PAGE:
SAN FRANCISCO -- Giants left fielder Jarrett Parker declined to speak to reporters Saturday after the 5-0 loss to the Rockies. Fair enough; he didn't need to say a word. The thud of Parker's body striking the left-field barrier in the fourth inning spoke volumes.Giants manager Bruce Bochy said that
SAN FRANCISCO -- Giants left fielder Jarrett Parker declined to speak to reporters Saturday after the 5-0 loss to the Rockies. Fair enough; he didn't need to say a word. The thud of Parker's body striking the left-field barrier in the fourth inning spoke volumes.
Giants manager Bruce Bochy said that Parker broke his right clavicle as he ran full-speed into the wall to grab DJ LeMahieu's long drive off Matt Moore. Parker's admirable play ended the inning, but it also sidelined him indefinitely. The team has not officially placed him on the disabled list, but it is expected to do so Sunday.
Though Colorado led, 4-0, when Parker made his daring grab, he obviously wasn't deterred by the Giants' deficit. If anything, he likely was striving to keep the score relatively close.
"That's how he plays," Bochy said of Parker. "He's an intense guy. He plays all out, plays to win. There was no backing off, no fear of that wall."
Moore appreciated Parker's diligence. "You feel for a guy like that, because it's not like a careless mistake," said Moore, who lasted 5 2/3 innings and allowed all of Colorado's runs. "He was playing the game hard."
Chris Marrero spent Spring Training competing against Parker for the left-field job and divided activity with him through the early weeks of this season. This bloodless rivalry didn't stop Marrero from praising his teammate.
"That was a great play," Marrero said. "It sucks to see him get hurt. He comes in here battling every day."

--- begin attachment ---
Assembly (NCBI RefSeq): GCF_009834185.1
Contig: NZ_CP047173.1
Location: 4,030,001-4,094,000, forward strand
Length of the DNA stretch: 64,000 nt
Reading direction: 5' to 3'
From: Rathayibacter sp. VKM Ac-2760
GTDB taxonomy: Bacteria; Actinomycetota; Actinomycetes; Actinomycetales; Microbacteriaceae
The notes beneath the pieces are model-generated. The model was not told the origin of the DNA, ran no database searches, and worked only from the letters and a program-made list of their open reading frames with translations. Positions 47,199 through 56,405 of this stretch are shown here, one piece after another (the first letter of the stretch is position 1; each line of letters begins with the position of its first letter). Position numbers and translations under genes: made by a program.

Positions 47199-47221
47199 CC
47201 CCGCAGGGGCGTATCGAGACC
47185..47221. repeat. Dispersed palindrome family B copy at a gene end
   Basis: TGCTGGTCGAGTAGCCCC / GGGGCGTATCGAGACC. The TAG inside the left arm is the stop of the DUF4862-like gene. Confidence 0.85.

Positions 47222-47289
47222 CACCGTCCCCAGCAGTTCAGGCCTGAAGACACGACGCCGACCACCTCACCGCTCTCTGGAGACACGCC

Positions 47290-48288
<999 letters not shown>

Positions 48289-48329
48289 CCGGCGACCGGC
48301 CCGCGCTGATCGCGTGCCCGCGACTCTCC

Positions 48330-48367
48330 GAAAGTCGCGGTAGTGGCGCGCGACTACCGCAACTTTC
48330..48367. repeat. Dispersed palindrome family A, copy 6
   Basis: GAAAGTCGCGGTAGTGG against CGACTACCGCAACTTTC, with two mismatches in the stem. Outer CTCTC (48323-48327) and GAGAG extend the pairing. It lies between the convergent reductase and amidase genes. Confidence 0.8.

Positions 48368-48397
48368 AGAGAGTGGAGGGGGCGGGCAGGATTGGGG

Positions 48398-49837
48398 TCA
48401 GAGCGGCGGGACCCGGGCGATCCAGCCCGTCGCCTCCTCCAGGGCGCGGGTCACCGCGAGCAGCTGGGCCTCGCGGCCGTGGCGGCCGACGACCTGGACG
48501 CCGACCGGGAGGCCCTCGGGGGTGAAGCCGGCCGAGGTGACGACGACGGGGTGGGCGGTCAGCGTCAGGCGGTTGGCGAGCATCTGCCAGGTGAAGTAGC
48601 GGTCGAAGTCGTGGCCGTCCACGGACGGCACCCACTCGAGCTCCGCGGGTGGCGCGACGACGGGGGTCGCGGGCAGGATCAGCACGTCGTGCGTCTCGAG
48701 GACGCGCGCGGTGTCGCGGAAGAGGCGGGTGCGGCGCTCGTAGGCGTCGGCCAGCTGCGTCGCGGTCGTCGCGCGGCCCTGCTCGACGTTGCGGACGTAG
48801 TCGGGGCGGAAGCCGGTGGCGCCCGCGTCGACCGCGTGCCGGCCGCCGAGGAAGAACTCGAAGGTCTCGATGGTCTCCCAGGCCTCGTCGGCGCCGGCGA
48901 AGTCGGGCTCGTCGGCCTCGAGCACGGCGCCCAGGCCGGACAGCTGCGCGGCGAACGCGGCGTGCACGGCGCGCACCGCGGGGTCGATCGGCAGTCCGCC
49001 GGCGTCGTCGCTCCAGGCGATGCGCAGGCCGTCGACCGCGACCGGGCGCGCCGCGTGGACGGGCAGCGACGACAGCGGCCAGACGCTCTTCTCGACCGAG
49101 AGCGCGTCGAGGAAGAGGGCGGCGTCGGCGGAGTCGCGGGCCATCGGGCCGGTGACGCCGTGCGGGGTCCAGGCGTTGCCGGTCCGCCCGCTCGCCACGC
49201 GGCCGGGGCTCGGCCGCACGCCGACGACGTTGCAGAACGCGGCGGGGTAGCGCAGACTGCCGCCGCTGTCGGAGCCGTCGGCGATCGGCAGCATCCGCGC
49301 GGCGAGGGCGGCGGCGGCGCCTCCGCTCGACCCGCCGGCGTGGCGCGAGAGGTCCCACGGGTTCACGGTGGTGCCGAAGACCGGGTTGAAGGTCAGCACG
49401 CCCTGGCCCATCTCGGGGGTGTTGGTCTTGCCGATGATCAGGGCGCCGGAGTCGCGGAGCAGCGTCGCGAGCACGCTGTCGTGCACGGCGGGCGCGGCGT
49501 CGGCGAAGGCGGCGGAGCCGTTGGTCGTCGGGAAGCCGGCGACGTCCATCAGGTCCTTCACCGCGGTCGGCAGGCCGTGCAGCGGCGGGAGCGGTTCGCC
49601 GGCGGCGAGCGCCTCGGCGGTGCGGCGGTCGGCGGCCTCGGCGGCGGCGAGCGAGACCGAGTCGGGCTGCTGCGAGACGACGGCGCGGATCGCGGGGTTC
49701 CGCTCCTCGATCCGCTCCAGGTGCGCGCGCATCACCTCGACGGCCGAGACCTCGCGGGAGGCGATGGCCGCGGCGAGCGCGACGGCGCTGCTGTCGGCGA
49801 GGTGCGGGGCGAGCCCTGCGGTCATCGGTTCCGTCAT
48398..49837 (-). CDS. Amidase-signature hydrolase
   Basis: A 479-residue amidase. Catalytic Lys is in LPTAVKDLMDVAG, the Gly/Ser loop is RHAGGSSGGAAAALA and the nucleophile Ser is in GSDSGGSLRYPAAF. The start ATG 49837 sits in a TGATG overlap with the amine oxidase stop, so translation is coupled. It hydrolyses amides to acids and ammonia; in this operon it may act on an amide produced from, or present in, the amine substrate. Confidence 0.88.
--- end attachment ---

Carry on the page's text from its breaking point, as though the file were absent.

Bochy dropped no hints regarding the identity of Parker's replacement. But since filling the vacancy with a player who's on the 40-man roster would be the easiest move, utilityman Kelby Tomlinson appears to be a logical choice.
Or the Giants could emphasize their immediate future, which includes a two-game series at Kansas City and a rematch with the Rockies next weekend in Denver. Since the Giants will have less use for reserves against the Royals due to the designated hitter's presence in the lineup and greater need for pitching at Coors Field, they might opt for another pitcher, such as left-hander Steven Okert.
The Giants cadre of veteran outfielders at extended Spring Training and in the Minors -- including Michael Morse, Robert Stubbs and Melvin Upton -- probably need more game activity before they can be considered ready to promote.
Parker, 28, hit .143 in nine games while contributing solid defense.
"This kid was given a chance finally. It's a shame," Bochy said. "He made some kind of catch. I don't know how he held onto the ball. He's going to miss some time. Bad break for him; bad break for us."
Chris Haft has covered the Giants since 2005, and for MLB.com since 2007. Follow him on Twitter at @sfgiantsbeat and listen to his podcast.